Are there any current day Philosphers who still follow the Tabula rasa approach in the nature versus nurture argument and how do they explain the heritability of traits?
I don't think there is any philosopher who takes a strict tabula rasa position. Naturally, there is a broad spectrum of opinion about the degree of influence attributed to nature versus that of nurture, but I don't think you will find anyone arguing for anything like a pure nurture position that would dismiss the heritability of some traits.
This particular philosophical question is one that has very much devolved to the sciences, specifically to the biologists, psychologists, anthropologists, and linguists.
Where does human knowledge come from, is it learned from experience or is it inherited from ancestors? The philosophical tradition has laid out the definitions and issues, but the answers have all come from experimentation and observation. And there is no one answer: there are contexts where one is the obvious answer, some where the other is obvious, some where it is altogether mixed and some where it depends on much finer distinctions. The question now is not which one is the answer but which is more important under very particular circumstances.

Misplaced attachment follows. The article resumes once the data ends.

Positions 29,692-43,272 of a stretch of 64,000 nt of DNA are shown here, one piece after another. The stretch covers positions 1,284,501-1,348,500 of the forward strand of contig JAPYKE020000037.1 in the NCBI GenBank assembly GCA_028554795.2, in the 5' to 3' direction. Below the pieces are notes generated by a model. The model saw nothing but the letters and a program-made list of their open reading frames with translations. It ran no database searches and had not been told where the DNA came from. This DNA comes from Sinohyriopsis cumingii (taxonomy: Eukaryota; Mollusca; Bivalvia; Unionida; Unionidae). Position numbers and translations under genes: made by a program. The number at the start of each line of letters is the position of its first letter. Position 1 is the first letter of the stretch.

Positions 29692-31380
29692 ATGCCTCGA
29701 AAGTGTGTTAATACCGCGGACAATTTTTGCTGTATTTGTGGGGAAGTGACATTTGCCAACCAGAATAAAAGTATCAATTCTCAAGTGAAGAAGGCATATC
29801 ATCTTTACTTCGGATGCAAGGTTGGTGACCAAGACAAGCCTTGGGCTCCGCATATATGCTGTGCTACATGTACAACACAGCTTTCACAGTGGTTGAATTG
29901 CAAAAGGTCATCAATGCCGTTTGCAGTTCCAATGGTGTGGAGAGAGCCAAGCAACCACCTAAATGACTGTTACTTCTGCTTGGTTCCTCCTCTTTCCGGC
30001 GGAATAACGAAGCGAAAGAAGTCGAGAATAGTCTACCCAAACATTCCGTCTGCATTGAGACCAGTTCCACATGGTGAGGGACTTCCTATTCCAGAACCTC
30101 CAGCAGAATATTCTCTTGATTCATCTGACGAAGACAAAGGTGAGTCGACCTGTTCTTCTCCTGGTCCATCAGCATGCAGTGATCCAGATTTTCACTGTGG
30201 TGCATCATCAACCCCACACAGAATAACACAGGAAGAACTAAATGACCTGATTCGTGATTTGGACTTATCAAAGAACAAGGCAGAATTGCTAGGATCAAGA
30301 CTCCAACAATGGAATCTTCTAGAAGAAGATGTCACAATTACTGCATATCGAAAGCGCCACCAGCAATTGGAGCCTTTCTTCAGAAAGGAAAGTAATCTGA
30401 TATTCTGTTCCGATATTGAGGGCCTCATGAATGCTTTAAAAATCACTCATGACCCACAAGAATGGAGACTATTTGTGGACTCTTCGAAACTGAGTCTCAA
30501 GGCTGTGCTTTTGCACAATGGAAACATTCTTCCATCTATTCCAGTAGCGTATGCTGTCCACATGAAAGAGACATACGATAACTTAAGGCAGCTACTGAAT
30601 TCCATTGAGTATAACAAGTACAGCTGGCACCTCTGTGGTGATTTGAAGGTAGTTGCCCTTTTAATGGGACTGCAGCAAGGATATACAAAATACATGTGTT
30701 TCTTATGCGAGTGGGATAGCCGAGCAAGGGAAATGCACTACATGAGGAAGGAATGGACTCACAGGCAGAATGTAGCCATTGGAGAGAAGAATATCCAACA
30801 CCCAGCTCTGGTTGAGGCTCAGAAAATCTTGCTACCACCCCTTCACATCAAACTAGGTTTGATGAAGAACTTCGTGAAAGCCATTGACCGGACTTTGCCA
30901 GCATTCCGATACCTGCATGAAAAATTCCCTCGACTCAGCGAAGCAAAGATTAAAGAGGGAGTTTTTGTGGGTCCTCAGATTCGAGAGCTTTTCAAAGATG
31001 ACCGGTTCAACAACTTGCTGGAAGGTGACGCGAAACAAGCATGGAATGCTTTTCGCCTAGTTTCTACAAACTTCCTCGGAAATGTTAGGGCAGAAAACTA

We tend to think as obvious that biological form is inviolate and behavior is infinitely malleable. But experimentation has show that biological development can be altered by environment and that behavior can be inherited (and can be hard to change). We all -know- that 5+7=12, and it always was and always will be, but then really at some point in our lives we had to learn it (and frankly sometimes there is doubt depending on your numeracy).
Experiment/observation methods include: comparisons of identical twins, study of infant behavior, study of behavioral dysfunction from lesion/trauma, universal characteristics of languages. The meta-'of course' is that some of these experimental questions get answered definitively, but some create more questions, which parts of a phenomenon are determined by nature and which by nurture.